Ohio Law Provides Legal Safe Harbor for Compliant Cybersecurity Programs

Posted on 02-21-2019

By: Chad Perlov - LEXIS PRACTICE ADVISOR

THIS ARTICLE DISCUSSES THE OHIO DATA PROTECTION Act’s (ODPA) new legal safe harbor against data breach claims and how to comply with the requirements set out in the statute. Effective November 2, 2018, businesses and nonprofit entities that create and maintain a cybersecurity program in accordance with the ODPA’s requirements can assert their compliance as an affirmative defense to any tort action brought in Ohio alleging that the failure to implement reasonable information security controls caused a data breach.1

Ohio is the first state to incentivize entities to adopt strong cybersecurity practices, rather than punish them for failing to adhere to a specific regulatory framework.2 Entities are eligible for the safe harbor if they create, maintain, and comply with a cybersecurity program that, among other things, reasonably conforms to one of the industry-recognized cybersecurity frameworks listed in the OPDA.

Entities Eligible for the Safe Harbor

The ODPA applies to any business that accesses, maintains, communicates, or processes personal information or restricted information in or through one or more systems, networks, or services located in or outside of Ohio (covered entity).3

To read the full practice note in Lexis Practice Advisor, follow this link.


Chad Perlov is a Content Manager for Lexis Practice Advisor® in the Data Security & Privacy and Intellectual Property & Technology practice areas, specializing in technology transactions, data privacy, e-commerce, and IP/IT in corporate transactions. In his legal career, Chad served as general counsel for a multinational software development and IT solutions company. He has also practiced at large law firms in New York and Sydney, as well as in-house at a well-known manufacturer of household cleaning products. Chad earned his JD from the University of Colorado School of Law, where he was a member of the Colorado Law Review and a research assistant. He is admitted to practice in New York and Colorado.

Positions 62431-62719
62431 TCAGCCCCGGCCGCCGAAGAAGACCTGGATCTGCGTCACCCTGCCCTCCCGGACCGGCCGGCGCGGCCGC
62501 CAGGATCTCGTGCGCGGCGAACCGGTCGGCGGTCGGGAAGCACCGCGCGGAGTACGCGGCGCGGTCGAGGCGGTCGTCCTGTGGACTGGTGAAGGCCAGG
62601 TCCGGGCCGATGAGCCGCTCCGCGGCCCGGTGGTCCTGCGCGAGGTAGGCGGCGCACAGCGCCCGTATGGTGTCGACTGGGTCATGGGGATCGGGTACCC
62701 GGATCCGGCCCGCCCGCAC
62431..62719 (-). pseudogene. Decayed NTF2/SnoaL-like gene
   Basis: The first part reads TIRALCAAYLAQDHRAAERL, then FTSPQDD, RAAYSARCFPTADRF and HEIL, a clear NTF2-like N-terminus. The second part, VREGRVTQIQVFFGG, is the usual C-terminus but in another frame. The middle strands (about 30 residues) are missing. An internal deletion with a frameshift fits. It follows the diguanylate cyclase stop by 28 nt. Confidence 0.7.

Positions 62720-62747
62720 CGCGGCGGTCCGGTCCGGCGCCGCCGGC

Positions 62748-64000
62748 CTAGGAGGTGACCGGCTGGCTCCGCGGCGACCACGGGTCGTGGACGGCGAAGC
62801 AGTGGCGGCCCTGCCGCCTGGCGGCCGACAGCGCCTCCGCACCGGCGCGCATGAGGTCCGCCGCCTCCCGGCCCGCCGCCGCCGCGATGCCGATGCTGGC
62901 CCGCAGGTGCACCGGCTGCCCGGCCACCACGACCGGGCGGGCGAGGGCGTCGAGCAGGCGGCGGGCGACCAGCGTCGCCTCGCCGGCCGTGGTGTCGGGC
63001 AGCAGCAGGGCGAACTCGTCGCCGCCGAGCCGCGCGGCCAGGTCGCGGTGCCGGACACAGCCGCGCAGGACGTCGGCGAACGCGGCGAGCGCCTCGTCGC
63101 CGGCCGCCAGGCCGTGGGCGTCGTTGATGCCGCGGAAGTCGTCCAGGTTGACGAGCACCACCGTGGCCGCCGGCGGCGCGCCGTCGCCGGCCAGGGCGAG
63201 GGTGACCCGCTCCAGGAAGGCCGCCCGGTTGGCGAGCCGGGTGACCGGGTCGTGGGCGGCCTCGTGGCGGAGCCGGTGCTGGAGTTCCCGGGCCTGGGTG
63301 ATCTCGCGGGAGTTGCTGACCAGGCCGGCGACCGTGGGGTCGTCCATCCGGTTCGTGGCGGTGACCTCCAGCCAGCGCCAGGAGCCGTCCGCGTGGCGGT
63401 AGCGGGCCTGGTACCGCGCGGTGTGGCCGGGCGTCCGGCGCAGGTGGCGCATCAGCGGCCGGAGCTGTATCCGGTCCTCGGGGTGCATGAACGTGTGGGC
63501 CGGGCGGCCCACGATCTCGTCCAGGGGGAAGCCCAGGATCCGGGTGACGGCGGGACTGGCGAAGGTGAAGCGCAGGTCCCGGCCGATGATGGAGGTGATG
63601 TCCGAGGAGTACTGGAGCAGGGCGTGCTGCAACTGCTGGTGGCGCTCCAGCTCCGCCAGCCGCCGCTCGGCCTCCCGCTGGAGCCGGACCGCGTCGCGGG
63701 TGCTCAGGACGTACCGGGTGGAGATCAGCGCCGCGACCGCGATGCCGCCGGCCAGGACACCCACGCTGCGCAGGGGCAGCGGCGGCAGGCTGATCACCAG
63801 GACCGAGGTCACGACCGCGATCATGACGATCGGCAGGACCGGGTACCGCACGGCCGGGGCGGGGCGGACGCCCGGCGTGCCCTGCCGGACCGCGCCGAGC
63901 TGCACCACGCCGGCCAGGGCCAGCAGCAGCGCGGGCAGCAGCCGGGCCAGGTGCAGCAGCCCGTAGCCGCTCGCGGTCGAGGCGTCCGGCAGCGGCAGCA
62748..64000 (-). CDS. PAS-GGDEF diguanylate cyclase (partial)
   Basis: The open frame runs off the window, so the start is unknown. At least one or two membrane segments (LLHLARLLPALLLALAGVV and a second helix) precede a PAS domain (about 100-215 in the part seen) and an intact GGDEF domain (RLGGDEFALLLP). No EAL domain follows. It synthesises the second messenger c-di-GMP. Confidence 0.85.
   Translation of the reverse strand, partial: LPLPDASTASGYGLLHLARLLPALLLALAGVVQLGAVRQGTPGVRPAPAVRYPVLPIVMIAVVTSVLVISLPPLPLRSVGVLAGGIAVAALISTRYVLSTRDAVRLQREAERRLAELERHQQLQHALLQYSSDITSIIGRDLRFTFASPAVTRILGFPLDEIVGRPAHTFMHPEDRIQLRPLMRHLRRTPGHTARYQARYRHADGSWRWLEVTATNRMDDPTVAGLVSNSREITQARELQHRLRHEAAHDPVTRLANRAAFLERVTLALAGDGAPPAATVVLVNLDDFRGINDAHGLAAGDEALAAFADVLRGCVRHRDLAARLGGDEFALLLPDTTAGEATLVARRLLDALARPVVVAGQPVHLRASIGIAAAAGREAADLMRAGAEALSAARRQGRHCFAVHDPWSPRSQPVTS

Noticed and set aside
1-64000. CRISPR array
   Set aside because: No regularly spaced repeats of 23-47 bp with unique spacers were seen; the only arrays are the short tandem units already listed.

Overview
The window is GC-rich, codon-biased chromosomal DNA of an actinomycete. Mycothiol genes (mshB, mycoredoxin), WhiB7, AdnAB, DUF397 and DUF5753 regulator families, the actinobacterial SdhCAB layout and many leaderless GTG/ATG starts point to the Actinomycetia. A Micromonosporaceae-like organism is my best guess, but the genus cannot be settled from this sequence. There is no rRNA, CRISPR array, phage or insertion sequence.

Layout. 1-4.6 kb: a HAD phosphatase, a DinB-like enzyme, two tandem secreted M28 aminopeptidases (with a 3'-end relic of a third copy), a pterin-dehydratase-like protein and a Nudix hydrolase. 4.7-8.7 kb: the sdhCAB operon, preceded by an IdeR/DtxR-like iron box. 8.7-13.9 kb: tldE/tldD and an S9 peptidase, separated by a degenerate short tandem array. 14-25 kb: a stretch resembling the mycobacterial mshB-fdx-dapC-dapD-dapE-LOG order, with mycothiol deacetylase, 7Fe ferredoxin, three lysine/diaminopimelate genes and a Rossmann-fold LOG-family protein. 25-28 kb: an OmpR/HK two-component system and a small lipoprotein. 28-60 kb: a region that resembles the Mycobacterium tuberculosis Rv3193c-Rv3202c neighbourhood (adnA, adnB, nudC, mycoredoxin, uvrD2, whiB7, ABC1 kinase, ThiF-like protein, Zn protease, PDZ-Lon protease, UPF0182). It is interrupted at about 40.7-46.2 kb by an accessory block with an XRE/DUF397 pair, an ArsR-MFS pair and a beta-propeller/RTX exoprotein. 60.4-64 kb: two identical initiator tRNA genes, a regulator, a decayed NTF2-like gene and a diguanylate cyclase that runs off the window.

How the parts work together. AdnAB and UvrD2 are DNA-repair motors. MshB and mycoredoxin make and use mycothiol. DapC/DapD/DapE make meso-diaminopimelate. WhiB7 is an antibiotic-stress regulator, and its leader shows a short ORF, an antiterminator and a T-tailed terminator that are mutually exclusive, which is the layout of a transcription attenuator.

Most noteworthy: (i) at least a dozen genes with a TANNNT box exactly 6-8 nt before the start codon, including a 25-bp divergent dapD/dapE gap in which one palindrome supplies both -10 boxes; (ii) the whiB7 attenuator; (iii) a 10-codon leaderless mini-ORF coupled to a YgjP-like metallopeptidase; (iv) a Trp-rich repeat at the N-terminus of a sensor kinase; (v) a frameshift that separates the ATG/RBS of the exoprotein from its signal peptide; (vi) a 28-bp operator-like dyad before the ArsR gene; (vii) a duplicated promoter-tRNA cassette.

Related Content

For a detailed discussion on preparing data breach avoidance and response plans, see

> DATA BREACH PLANNING AND MANAGEMENT

> Data Security & Privacy > Data Breaches > Planning > Practice Notes

For guidance on preparing plans for avoidance of a data breach and how to respond in the event of a breach, see

> DATA BREACH AVOIDANCE AND RESPONSE PLAN CHECKLIST

> Data Security & Privacy > Data Breaches > Planning > Checklists

For assistance in creating a cybersecurity resilience implementation plan, see

> CYBERSECURITY RESILIENCE IMPLEMENTATION PLAN

> Data Security & Privacy > Cybersecurity Risk Management > Forms

For an example of an internal information security plan, see

> WRITTEN INFORMATION SECURITY PLAN

> Data Security & Privacy > Cybersecurity Risk Management > Forms

1. Ohio Rev. Code Ann. § 1354.02. 2. Press Release, Ohio Attorney General, Data Protection Act Will Incentivize Cybersecurity to Protect Customer Data (Nov. 3, 2017), available at https://www.ohioattorneygeneral.gov/Media/News-Releases/November-2017/Data-Protection-Act-Will-Incentivize-Cybersecurity. 3.Ohio Rev. Code Ann. § 1354.01(B).